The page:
The choppy re-engagement of Americans with public life over the past week, with more to come as cries to “reopen the country” grow, means a return to public space — a shared realm that helps form the shape of American life.
Enter the “institution,” a word with multiple personalities — some truly public, some partially public, some purely commercial. All figure in this mid-virus re-engagement. All are part of the web of public trust, and all have a tone to set.
“Institution” means government buildings — post offices and courthouses and DMVs. It means town squares and public parks, churches and nursing homes and college campuses and, of course, hospitals.
It can also mean skyscraper lobbies, shopping malls, hotels, big-box stores and supermarkets — the touch points of a consumer society whose open, public operation means a society is edging toward normal.
Can you reopen a society — particularly a republic built on openness and public interaction — without its physical institutions at full capacity, without public spaces available for congregation?
Here are a few thoughts from people who think about such things:
“Humans are just terrified of other humans right now. They just don’t feel confident about each other. … But people need a structure. They need to be told there’s something greater.”
— Daniel Cusick, a New York architect who has worked on public spaces for three decades.
THE DISASTER-RESPONSE SCHOLAR
“It doesn’t change quickly. It’s been around forever. That’s what it means to be an institution. And so we allow these places a legitimacy that we might not with other places. … We think those are legitimate organizations. So if they’re doing it, if they’re changing, we say, `Oh, this is real.’”
— Eric Martin, a Bucknell University associate professor of management who studies disaster responses, on the role institutions — governmental and commercial — have to play in the reopening of American public life.
THE ARCHITECTURE AND PLANNING EXPERT
“We don’t want to lose our public ground. But we want to have a safe public ground. … If we want to move toward the more utopian possibilities as opposed to the dystopian ones, we need little hooks to get there so people can start to be with one another again in a way that feels safe.”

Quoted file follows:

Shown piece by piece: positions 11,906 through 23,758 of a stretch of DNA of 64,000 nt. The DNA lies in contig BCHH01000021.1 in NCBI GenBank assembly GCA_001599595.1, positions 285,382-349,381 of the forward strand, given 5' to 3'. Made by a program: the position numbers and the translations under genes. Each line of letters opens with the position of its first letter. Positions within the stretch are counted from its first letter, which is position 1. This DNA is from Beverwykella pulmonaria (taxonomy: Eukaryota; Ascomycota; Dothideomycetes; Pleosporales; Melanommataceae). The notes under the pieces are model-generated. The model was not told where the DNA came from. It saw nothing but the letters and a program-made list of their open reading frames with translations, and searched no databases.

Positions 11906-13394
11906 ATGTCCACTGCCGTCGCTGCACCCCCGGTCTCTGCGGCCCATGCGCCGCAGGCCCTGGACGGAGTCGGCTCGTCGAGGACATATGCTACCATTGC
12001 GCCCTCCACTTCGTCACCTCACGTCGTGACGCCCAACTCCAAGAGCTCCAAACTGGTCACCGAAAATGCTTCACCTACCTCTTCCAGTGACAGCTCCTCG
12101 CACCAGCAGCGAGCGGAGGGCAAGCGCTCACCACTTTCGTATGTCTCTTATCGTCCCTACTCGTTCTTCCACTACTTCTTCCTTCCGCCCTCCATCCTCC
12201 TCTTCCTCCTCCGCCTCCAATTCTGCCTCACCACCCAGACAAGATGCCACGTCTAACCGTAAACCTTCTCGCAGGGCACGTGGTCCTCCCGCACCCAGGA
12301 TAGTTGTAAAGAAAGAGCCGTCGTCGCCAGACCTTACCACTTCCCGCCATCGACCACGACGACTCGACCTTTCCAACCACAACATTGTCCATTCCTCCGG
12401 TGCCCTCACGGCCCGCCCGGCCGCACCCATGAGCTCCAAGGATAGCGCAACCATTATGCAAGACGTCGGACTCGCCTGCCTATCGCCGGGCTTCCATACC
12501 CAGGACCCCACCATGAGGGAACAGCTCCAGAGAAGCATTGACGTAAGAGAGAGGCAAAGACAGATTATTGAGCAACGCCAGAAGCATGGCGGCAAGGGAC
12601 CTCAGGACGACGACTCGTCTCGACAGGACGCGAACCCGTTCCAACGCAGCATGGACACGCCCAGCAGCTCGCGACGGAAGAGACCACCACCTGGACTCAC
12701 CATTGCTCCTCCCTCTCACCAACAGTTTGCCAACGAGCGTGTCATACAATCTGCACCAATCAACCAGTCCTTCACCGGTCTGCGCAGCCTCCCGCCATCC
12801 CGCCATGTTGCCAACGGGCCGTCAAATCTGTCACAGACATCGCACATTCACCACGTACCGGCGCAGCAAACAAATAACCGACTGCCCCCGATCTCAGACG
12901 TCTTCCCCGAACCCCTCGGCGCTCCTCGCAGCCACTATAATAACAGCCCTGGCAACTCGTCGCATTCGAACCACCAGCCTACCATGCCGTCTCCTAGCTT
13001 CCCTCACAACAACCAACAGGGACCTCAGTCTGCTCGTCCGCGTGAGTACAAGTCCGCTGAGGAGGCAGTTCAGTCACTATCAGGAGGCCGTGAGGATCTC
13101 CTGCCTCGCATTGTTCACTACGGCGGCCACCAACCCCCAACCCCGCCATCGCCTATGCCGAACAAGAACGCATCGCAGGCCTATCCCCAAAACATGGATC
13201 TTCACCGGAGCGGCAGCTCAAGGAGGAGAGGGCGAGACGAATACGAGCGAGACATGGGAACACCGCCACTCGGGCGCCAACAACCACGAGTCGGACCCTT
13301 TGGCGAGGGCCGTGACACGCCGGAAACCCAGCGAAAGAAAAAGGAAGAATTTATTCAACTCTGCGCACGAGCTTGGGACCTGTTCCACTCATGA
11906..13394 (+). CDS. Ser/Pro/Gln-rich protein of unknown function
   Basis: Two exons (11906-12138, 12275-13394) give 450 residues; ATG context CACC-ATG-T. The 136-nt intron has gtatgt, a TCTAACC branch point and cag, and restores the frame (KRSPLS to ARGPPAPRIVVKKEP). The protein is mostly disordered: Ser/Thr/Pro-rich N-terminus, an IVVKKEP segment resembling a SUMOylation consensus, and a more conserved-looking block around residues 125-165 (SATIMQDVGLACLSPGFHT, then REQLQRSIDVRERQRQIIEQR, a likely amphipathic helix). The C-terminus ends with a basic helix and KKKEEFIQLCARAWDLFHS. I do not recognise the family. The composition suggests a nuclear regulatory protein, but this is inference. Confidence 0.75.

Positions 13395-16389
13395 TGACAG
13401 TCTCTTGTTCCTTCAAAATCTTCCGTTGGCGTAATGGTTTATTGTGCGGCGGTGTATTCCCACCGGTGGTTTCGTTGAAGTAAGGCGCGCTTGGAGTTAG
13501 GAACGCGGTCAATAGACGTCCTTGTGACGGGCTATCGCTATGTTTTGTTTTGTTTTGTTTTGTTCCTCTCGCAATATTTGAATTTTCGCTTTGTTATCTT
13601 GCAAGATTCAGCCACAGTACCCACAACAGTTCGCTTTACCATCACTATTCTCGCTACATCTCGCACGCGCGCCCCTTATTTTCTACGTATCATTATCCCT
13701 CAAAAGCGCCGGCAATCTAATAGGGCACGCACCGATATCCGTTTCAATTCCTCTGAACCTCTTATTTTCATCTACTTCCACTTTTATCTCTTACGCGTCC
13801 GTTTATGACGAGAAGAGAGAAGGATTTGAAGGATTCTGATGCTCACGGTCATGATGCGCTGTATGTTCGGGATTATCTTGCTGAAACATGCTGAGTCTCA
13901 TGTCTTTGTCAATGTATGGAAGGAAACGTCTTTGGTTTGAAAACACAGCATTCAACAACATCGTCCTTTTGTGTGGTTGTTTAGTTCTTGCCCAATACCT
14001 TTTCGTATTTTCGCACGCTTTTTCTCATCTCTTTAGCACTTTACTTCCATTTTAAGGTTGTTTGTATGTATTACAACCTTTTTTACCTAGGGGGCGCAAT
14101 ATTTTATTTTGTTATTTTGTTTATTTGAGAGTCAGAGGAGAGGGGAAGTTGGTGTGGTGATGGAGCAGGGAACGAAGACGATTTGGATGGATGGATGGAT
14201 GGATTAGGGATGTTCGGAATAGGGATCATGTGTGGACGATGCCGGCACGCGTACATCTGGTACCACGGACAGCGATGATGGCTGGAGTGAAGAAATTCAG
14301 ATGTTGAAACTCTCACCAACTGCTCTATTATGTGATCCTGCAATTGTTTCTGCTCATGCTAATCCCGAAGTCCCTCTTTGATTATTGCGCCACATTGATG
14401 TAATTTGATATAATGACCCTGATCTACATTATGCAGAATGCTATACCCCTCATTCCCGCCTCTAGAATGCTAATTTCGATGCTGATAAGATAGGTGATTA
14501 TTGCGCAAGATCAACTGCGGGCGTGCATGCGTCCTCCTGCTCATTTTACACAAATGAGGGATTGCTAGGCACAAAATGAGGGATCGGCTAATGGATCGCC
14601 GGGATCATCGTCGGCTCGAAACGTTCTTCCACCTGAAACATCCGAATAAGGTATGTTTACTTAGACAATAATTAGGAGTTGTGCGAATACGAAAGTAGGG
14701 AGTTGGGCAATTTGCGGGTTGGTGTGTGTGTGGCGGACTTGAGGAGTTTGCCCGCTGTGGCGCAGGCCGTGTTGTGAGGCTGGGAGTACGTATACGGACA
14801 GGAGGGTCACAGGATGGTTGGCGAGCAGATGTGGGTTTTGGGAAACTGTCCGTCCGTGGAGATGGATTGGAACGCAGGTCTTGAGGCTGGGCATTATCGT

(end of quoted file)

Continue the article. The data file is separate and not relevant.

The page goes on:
— Nan Ellin, dean of the college of architecture and planning at the University of Colorado Denver and editor of the 1997 book “Architecture of Fear.”
THE AMERICAN LANDSCAPE EXPLORER
“Technology is reshaping what it means to be in a public place. … How do you define the `public realm’ when an enormous percentage of the American public spends the majority of its day in its pajamas? I’ve just come off 3 ½ hours of Zooming. So I wandered out to my barn to see something other than a virtual background.”
— John R. Stilgoe, Harvard University’s Robert and Lois Orchard professor in the history of landscape, who has spent his career exploring and making sense of the places where Americans move around.
THE HEALTH SCIENCES SCHOLAR
“You cannot hold the air to yourself. The air is shared. No man is an island has no more truth than when we’re talking about the air we’re breathing. And it’s hard to be around other people when you don’t have that sense of trust.”
— Marci J. Swede, dean of the school of education and health sciences at North Central College in Illinois.
Ted Anthony, director of digital innovation for The Associated Press, has been writing about American culture since 1990. Follow him on Twitter at http://twitter.com/anthonyted.